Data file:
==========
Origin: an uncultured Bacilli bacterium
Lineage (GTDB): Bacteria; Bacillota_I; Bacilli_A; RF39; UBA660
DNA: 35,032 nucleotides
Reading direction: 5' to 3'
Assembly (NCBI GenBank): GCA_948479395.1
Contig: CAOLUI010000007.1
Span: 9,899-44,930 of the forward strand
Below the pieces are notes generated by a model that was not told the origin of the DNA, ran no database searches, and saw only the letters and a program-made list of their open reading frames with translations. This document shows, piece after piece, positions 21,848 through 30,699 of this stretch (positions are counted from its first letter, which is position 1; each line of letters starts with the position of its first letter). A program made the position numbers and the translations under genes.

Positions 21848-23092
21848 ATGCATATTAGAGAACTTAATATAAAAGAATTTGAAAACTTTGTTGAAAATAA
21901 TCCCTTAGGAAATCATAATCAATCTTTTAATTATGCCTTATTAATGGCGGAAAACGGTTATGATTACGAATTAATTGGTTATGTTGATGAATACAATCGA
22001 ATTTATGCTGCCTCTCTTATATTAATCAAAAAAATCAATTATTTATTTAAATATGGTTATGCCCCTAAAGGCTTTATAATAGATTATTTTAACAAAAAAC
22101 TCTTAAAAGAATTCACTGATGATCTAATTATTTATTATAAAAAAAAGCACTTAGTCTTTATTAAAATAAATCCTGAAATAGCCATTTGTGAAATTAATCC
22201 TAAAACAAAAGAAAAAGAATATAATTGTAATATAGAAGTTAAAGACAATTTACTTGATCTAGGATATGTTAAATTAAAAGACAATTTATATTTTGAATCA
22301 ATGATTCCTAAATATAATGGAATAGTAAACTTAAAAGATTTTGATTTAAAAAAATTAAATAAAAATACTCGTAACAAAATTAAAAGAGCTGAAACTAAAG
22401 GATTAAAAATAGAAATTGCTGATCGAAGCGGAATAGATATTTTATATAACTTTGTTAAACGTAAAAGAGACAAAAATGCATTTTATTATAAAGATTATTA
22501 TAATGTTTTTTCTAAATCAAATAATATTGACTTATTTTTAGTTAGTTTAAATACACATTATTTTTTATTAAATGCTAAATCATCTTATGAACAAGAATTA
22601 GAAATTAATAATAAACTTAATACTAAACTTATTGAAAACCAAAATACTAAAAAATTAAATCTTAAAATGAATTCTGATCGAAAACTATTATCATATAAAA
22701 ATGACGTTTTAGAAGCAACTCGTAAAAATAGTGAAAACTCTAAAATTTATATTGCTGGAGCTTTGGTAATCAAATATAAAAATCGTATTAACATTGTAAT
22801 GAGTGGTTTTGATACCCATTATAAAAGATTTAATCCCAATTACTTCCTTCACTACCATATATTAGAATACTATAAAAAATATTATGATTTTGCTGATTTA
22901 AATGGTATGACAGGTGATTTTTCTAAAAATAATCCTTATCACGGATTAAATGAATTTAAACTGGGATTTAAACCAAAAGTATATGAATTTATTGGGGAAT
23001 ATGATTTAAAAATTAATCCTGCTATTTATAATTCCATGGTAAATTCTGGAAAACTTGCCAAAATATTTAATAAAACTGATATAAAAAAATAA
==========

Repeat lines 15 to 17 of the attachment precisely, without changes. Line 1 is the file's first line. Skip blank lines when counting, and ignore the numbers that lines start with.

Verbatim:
22301 ATGATTCCTAAATATAATGGAATAGTAAACTTAAAAGATTTTGATTTAAAAAAATTAAATAAAAATACTCGTAACAAAATTAAAAGAGCTGAAACTAAAG
22401 GATTAAAAATAGAAATTGCTGATCGAAGCGGAATAGATATTTTATATAACTTTGTTAAACGTAAAAGAGACAAAAATGCATTTTATTATAAAGATTATTA
22501 TAATGTTTTTTCTAAATCAAATAATATTGACTTATTTTTAGTTAGTTTAAATACACATTATTTTTTATTAAATGCTAAATCATCTTATGAACAAGAATTA